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DOA Music Man 112-RP-65

Received a DOA 1978 RP65 recently, all the PO knew was that it sat in a garage and would not power on.

Seems to be all original except for two (incorrect) chassis nuts and (sloppily) replaced flyback diode and snubber cap on one power tube socket. Also one opamp (in IC-6 socket) is not the normal LM1458, it's some kind of TI that doesn't cross reference to anything familiar. Came with (probably replacement) clean and clear Telefunken EL-34s.

Cleaned all sockets and jacks, checked for anything loose, broken or burnt. Installed a correct 3A Slo-Blo fuse, turned amp Power on (with Hi-Standby-Low switch in Standby), the pilot light came on and the tubes began to glow.

Could I have gotten lucky that the amp only needed a new fuse to work again?

No. As soon as I switched from Standby to Low power, the fuse blew and the pilot light went out.

Removed all tubes and repeated the power on sequence with the same result.

Replaced the main filter caps with fresh ones, same result.

The rectifier diodes (MR510) in the doghouse measured a little flakey, so I lifted one end of each. Now the amp would stay powered on in Low or Hi power mode. So bad rectifier diodes, right? I replaced them with modern equivalents (1N5408-E3/54 3.0 Amp 1000 Volt from Mouser) and powered on again. And again, blown fuse.

Seemed like I was finding a lot of grounding points on the board under the doghouse, so I studied the schematic and traced the circuit back. Found that the red cloth covered HT lead from the OT that connects to a R/W wire feeding the doghouse board was grounded from the OT! Disconnecting it from the board, power stayed on in Hi or Low mode.

Does this definitively indicate a bad OT? I am getting good resistance readings at the OT wires at the power tube plates, but should the red HT lead measure grounded? Is it possible to open the OT and repair? Or do I just need to track down a replacement 5-75 OT?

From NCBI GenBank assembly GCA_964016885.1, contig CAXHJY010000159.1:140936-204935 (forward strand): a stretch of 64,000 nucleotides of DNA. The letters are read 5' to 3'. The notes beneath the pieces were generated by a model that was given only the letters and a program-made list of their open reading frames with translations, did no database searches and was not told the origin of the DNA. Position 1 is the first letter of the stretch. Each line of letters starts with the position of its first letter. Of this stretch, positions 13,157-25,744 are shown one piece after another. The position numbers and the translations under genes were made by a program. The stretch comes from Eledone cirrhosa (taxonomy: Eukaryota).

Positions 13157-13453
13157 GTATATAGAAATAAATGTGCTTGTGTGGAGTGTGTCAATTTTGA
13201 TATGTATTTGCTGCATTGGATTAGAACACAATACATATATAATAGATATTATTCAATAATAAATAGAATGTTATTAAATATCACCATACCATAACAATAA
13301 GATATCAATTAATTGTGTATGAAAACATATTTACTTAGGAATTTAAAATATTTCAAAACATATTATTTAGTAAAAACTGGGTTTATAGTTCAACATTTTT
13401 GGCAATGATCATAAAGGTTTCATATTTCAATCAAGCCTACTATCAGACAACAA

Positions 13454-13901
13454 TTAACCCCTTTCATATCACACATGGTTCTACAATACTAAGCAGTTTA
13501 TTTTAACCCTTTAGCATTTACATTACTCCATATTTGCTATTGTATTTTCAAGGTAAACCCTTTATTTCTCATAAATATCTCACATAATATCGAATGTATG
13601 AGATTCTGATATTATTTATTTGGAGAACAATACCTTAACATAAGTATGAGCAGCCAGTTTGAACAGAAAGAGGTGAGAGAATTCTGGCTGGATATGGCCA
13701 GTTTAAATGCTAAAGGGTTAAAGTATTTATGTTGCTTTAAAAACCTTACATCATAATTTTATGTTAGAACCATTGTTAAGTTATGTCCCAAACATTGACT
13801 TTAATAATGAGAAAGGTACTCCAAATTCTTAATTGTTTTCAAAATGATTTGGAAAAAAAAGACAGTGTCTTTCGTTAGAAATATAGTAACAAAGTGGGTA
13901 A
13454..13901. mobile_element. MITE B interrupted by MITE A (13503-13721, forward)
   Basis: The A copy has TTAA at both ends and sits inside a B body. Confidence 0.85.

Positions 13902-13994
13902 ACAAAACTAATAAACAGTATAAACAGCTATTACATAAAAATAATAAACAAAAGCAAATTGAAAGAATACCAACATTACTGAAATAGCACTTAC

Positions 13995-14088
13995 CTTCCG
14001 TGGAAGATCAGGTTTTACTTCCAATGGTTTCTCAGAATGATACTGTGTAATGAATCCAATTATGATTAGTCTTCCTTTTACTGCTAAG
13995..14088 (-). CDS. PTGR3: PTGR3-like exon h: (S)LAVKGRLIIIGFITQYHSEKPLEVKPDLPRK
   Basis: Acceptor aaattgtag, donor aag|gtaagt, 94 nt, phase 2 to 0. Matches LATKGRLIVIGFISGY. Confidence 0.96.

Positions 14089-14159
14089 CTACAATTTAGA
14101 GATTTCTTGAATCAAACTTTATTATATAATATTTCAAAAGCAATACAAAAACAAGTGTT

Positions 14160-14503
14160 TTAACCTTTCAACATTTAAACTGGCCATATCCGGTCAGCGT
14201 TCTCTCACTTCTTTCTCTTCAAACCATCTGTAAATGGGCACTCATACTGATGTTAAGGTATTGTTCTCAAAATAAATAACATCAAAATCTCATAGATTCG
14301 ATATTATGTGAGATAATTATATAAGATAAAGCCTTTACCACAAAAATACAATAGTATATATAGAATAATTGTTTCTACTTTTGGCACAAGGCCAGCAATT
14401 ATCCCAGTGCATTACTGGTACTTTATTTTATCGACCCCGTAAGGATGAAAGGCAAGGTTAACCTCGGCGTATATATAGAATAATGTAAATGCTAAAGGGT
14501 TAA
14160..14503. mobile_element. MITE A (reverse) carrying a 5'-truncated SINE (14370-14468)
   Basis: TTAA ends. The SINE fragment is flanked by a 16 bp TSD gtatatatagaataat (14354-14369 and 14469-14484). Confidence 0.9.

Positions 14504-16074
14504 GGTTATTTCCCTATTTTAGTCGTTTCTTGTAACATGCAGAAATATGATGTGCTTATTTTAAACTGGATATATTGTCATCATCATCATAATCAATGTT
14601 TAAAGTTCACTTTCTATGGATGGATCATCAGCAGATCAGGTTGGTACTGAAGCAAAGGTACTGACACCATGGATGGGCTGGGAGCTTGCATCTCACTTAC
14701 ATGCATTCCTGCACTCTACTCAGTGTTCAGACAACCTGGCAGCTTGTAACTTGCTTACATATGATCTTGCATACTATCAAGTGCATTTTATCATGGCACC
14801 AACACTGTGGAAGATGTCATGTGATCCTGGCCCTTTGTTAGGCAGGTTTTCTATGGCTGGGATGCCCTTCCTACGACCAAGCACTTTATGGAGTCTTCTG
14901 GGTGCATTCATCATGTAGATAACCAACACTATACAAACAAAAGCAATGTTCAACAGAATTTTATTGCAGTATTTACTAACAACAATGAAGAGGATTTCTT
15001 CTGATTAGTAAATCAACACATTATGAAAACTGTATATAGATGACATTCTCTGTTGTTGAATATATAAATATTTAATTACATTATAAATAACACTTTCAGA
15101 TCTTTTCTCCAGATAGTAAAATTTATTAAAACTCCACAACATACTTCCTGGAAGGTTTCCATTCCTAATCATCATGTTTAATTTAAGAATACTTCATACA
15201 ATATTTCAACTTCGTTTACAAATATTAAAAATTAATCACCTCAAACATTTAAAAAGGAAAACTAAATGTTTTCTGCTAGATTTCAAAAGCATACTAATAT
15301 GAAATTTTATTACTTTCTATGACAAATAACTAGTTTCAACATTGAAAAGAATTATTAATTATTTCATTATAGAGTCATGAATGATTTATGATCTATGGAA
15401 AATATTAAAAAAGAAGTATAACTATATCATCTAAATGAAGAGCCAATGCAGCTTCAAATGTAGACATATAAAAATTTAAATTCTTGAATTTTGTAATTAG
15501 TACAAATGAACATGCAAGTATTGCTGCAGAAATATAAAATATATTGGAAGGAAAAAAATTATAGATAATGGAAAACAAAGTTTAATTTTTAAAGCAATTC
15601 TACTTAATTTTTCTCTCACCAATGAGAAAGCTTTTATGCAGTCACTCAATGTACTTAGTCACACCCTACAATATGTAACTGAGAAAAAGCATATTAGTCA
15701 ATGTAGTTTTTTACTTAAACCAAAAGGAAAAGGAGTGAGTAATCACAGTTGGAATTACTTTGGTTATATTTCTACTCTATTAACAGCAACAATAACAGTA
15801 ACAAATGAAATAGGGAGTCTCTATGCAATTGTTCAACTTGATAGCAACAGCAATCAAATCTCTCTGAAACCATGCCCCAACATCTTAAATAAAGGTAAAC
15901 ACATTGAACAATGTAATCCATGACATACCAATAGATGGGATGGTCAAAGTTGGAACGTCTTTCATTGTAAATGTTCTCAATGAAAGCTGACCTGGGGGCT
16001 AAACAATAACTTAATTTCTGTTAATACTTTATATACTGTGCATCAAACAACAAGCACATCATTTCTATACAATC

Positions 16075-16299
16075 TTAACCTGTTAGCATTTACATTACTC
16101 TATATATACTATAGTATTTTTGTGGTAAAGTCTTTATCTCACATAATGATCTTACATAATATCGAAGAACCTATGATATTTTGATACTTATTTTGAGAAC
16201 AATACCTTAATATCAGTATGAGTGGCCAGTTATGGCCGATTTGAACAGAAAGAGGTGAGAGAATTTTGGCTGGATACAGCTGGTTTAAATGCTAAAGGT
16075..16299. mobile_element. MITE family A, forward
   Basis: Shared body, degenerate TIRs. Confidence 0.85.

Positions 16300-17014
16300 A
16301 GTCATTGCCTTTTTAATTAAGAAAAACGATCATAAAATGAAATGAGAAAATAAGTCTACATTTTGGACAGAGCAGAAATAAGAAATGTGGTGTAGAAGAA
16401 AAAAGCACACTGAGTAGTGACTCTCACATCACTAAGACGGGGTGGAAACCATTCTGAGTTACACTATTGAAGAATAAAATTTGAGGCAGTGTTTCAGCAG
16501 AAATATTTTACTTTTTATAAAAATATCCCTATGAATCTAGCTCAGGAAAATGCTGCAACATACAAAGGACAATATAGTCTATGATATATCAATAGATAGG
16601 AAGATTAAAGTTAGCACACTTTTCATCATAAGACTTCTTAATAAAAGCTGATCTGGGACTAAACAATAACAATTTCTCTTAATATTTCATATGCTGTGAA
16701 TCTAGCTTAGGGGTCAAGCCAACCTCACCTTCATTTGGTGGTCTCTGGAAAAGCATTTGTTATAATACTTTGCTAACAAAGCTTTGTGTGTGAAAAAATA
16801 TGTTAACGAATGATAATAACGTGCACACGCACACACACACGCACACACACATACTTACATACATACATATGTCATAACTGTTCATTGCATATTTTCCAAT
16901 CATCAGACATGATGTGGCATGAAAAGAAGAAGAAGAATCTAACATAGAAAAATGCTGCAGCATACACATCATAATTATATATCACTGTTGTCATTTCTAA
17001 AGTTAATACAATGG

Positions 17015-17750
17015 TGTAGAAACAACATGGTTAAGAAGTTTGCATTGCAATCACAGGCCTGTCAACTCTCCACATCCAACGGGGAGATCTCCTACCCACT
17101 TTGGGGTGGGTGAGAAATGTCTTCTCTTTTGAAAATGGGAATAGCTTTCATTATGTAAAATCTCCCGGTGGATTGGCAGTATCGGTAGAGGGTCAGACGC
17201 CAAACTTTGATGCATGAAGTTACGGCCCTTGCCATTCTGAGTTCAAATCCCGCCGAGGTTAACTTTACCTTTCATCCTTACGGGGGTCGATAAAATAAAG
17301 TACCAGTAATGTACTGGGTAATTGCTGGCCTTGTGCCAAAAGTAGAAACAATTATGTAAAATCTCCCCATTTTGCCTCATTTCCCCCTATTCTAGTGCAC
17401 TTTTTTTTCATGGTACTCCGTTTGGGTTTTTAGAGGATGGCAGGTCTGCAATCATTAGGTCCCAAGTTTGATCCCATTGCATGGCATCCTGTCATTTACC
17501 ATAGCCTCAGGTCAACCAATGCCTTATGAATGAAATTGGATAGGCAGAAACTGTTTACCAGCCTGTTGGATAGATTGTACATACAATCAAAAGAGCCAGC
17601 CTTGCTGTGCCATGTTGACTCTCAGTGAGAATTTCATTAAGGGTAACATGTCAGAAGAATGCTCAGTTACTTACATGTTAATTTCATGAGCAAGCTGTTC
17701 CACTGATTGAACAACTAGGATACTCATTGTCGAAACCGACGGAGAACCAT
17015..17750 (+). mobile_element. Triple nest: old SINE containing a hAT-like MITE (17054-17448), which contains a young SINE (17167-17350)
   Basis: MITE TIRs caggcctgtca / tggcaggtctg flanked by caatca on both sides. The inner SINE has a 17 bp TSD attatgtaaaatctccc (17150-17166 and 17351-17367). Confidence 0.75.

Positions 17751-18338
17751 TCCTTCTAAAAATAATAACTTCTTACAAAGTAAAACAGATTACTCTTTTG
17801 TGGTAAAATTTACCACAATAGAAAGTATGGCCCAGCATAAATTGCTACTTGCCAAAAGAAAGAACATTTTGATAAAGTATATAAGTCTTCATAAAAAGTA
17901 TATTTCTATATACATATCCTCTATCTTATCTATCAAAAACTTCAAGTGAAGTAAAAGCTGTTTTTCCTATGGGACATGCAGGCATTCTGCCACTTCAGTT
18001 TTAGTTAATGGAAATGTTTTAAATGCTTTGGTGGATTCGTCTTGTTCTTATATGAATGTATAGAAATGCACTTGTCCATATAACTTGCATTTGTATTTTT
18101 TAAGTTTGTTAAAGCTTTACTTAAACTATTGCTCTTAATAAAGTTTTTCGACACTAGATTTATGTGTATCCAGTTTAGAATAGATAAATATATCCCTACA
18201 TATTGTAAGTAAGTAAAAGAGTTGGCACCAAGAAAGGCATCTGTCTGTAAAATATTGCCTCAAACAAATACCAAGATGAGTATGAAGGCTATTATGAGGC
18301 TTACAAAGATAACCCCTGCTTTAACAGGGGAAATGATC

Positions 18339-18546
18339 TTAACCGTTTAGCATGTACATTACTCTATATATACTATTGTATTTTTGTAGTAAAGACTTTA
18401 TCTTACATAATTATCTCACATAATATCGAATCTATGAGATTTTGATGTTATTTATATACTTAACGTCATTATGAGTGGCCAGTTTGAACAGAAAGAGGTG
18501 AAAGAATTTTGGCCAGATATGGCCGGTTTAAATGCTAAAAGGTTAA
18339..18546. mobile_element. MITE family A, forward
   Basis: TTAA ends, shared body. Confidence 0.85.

Thanks for any advice.


Shorted OT?

The Red HT Lead on the OT should not be grounded. Use your DMM to check if there is a short between the windings of the OT, ie. the Red lead of the OT (tube side) and the BLK lead of the OT (speaker side). It should be infinite resistance. If it measures short circuit, then the OT has failed. If the OT measures open circuit between the windings, look for nicked wires and sloppy solder globs in all the wrong places. Good luck. -mgriffin


Appreciate the quick and

Appreciate the quick and detailed advice.

Both red and black OT wires show continuity to each other and ground...only 8ohms of resistance. So looks like OT is NG. First time I've run into that in working on many old MMs.

The good news is, this must be an early production RP65, it has a 3-65 OT, not the 5-75 OT shown in the schematic. I happen to have a new Mojotone 3-65 replacement OT on hand. Gonna swap it in and see if that brings the amp back to life.


I've heard

It's rare but I've heard they sound really great just before the OT gives out. :) -mgriffin


New OT installed, getting

New OT installed, amp producing good clean sound when guitar plugged into Line In/Out jacks only. Getting volume dependent hum (no signal) when plugged into normal input jacks, but I haven't recapped the rest of the amp yet, so hopeful that will fix that issue. Dead quiet at idle.


Good Job

Good job T'shooting the OT. I'm sure you'll figure out the input problem. -mgriffin


Thanks, your help was key to

Thanks, your help was key to my understanding of the problem's source.


And the answer is...

... IC-1 was bad. That was blocking the signal. Replaced that with a good 1458 and the amp lives again. Fully recapped and biased, sounds great.

Had to also replace the Phasor Rate pot, it only worked at the very end of its range. Disassembling the pot revealed only the very start and end of the track was still intact. Old pot was a 100K RA, I tried all the pots I had and settled on an old 25K audio pot that seemed to work the best in terms of speed range and sweep.